I remember in the early years of my ministry I participated in some of the Boston-area Soulful Sundowns—evening worship services designed for young adults. I would bring my rock band along. The song lyrics became texts for my sermons. The idea was that sacred scripture wasn’t the only source of spiritual insight or ultimate truth—you could find it in the ordinary, the mundane, the everyday. You could find it in rock lyrics, literature, poetry, film. This was not a new idea for Unitarian Universalists. I was just getting used to my own version of it. At the end of the services I would ask people to share their favorite lyrics from their favorite songs and to name the spiritual message they took from those lyrics. I might have mentioned the Tracey Bonham song we heard earlier. “Whether you fall / means nothing at all / it’s whether you get up”[9]—an ode to courage, resilience, second chances, finding inner strength. I’ve always loved bringing the so-called “secular” into church and making it available for spiritual contemplation. And as long as we could cross back and forth, I was content with the line between secular and sacred. But for me, now, that line doesn’t exist. Poetry doesn’t recognize that line, can’t fathom it, won’t sanction it. And when religion draws that line, it fails to understand its own poetic heart.

How do you know a religion has misunderstood poetry? It has started using too many words (which, I suppose, is a commentary hardening hearton most sermons). Paradoxically, the more words we use to describe our truths, the further we get from the feeling of them, the intuiting of them, the dreaming of them, the loving of them. The more words we use to describe our truths, the further we get from the raw experience of them. The more words we use to describe our truths, the more we limit them, the more we drain the life from them, the more we imprison, entomb, harden, calcify, fossilize them. Emerson said “Language is fossil poetry.”[10] How do you know a religion has misunderstood its poetic heart? It has stopped pointing toward the truth and has started acting as if it alone has the truth. It has stopped offering its people opportunities for discernment, for entering into mystery, for searching the vast expanses, for making their own meaning of their own experience. It has stopped trusting its people to make their own way. Instead it has started demanding allegiance to a single, sweeping truth expressed in jagged, unassailable, terminal words; it has started shaping its original sense of awe, its original beauty into strict and hard-sounding doctrines; it has started drawing lines, categorizing, putting everything and everyone into boxes, binding belief, banishing dissent, setting boundaries—who is in and who is out. It has started making threats with eternal consequences; started discriminating; started accepting the unjust status quo; started hearing “God is great” as a call to murder. Indeed, religion misunderstands its poetic heart at the world’s peril.

Contrast this with Molly Vigeant’s poem, “oh, the places our journeys will go,” which she wrote as a credo, a personal belief statement. She says “I wish I could say / I know of / This perfect way / But to be honest / I love / Just looking / No commitment / To just one thing / Listening / To how the birds sing / And finding joy in that / Comfort / Without a resort.” Religion damages the human spirit when it says “Repeat after me. Do not stray from my words.” Molly says there is no perfect way. She’s right. Religion saves us when it opens pathways, sends us searching, urges us on, opens us up, invites us to ponder, creates space, points us toward  truth. Religion is at its best—life-giving, liberating, empowering—when it speaks poetry, uses fewer words, and invites us into the wonderful, creative spaces between them. “You cradle me in green pastures / You lead me beside the still waters. / You restore my soul.”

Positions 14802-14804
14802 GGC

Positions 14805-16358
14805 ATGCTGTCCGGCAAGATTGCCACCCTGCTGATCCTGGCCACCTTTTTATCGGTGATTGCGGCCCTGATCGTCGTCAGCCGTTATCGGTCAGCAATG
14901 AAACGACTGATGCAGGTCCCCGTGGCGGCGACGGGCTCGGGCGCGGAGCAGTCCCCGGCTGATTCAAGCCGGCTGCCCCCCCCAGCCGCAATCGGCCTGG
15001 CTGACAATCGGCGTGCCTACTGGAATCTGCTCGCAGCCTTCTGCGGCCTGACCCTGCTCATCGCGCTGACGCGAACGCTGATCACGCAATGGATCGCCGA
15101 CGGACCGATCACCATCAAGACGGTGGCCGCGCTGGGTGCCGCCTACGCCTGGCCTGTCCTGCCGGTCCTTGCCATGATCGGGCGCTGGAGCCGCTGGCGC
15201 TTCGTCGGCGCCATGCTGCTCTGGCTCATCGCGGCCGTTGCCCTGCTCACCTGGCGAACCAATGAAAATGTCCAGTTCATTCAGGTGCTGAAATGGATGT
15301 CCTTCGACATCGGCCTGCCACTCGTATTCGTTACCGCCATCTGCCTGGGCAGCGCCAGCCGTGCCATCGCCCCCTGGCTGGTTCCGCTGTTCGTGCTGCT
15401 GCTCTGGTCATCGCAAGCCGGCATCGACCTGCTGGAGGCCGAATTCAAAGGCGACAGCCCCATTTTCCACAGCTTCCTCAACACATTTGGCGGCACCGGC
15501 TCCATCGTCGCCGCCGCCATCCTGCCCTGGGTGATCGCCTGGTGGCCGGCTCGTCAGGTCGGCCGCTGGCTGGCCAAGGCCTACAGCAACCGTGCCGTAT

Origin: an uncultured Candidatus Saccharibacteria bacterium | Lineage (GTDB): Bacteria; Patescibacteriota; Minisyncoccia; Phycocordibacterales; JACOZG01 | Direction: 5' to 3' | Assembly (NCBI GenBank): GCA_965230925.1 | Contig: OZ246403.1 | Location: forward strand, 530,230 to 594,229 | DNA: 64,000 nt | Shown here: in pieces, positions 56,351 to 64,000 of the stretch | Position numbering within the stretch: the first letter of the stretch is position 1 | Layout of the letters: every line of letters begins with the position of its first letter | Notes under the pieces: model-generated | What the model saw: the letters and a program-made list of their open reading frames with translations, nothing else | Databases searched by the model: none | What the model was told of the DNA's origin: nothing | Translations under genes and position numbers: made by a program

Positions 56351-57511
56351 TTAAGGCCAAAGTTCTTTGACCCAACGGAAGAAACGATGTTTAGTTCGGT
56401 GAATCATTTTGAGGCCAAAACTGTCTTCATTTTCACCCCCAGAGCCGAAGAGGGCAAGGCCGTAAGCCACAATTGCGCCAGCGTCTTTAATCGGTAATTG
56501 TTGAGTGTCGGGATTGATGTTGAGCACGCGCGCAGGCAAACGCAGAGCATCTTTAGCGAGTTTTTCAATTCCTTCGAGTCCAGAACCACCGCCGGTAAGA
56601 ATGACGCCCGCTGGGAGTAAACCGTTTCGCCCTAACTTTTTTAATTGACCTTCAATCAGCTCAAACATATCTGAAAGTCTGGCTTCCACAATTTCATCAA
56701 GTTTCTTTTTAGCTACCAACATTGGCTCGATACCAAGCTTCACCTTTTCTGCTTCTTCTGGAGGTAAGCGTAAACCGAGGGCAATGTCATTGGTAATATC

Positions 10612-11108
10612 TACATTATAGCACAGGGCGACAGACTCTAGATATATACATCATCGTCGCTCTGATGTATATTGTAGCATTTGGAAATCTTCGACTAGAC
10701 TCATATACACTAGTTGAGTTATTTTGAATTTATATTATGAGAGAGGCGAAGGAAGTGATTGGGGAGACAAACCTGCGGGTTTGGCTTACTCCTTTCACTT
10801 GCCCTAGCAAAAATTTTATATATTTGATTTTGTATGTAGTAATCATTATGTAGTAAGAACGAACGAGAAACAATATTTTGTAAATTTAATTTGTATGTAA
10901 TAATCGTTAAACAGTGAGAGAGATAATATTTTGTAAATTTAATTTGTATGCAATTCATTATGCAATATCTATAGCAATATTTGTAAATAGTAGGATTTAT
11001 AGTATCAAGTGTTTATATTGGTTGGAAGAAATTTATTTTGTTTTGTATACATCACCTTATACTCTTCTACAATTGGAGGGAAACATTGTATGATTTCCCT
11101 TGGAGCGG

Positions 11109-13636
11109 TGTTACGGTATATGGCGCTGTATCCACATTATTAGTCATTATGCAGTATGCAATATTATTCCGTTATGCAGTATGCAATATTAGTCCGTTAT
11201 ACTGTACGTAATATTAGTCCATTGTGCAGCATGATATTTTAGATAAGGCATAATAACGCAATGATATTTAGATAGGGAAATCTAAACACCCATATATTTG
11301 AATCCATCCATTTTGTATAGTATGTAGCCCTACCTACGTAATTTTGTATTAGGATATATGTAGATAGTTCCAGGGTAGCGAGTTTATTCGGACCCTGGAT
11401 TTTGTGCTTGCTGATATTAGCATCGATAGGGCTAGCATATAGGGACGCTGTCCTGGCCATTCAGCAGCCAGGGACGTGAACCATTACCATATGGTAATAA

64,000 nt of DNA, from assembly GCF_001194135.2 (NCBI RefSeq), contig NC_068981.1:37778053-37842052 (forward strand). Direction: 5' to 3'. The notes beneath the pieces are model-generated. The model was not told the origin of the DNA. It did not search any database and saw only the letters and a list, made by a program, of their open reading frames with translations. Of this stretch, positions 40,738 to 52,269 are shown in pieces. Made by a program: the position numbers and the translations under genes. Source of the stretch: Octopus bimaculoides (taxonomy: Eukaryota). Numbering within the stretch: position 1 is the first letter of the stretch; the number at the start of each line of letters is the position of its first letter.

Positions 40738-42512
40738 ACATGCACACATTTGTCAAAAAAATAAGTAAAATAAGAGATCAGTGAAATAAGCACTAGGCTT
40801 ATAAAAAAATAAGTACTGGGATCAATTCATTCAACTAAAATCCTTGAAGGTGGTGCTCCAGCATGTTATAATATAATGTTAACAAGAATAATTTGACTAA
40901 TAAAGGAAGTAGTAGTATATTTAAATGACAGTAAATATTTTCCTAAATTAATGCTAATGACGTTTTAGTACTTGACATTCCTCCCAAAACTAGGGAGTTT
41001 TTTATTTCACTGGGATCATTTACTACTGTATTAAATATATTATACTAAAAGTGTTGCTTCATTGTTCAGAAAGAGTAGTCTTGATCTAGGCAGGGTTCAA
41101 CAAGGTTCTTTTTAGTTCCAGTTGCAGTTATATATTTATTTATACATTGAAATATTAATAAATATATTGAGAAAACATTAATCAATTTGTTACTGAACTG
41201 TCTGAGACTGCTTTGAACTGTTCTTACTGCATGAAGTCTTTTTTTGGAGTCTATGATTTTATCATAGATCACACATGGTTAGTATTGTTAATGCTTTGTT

still waters

When we finally arrive at the spaces between the words, at the words before words, at whatever faint glimmer of truth we humans can grasp, it is a blessing. It can be for us a source of courage, strength and resilience, a source of comfort and solace, a boon to our creativity, and perhaps, most importantly a call to bring love back into the world. Molly says it well: “We are a people / And people are love / Let that be enough.” When the poetic heart of our religion brings us back from our searching with messages of love on out tongues, surely it has done its saving work.

Amen and blessed be.
 

[1] Excerpt from Psalm 23, Singing the Living Tradition (Boston: Beacon Press and the UUA, 1993) #642.

[2] Luke 4: 18-19.

[3] Excerpt from the Bhagavad-Gita, chapter 10, Singing the Living Tradition (Boston: Beacon Press and the UUA, 1993) #611.

[4] Lao Tzu, Tao-te Ching, in Wing-Tsit Chan, tr., The Way of Lao Tzu (New York: Macmillan Publishing co., 1963) p.97.

[5] Confucius, The Analects, Book 17: 19 in D.C. Lau, tr., Confucius: The Analects (New York: Penguin Books, 1979) p. 146.

[6] Emerson, Ralph Waldo, “The Poet,” in Whicher, Stephen, ed, Selections from Ralph Waldo Emerson (Boston: Houghton Mifflin co., 1957) p. 229. Or read the full text at http://www.poets.org/poetsorg/text/poet. There is a helpful analysis of “The Poet” in Richardson, Robert D., Emerson: The Mind on Fire (Berkely: University of California Press, 1995) pp. 371-5.

[7] MacFayden, H.R., The Lone, Wild Bird, Singing the Living Tradition (Boston: Beacon Press and the UUA, 1993) #15.

[8] Shaffer, Nancy, “In Stillness,” Instructions in Joy (Boston: Skinner House, 2002) p. 5.

[9] Tracey Bonham, “Whether You Fall” is at http://www.youtube.com/watch?v=_ADHC80–sY&list=RD_ADHC80–sY#t=31.

[10] Emerson, “The Poet,” in Whicher, ed, Selections from Ralph Waldo Emerson, p. 231.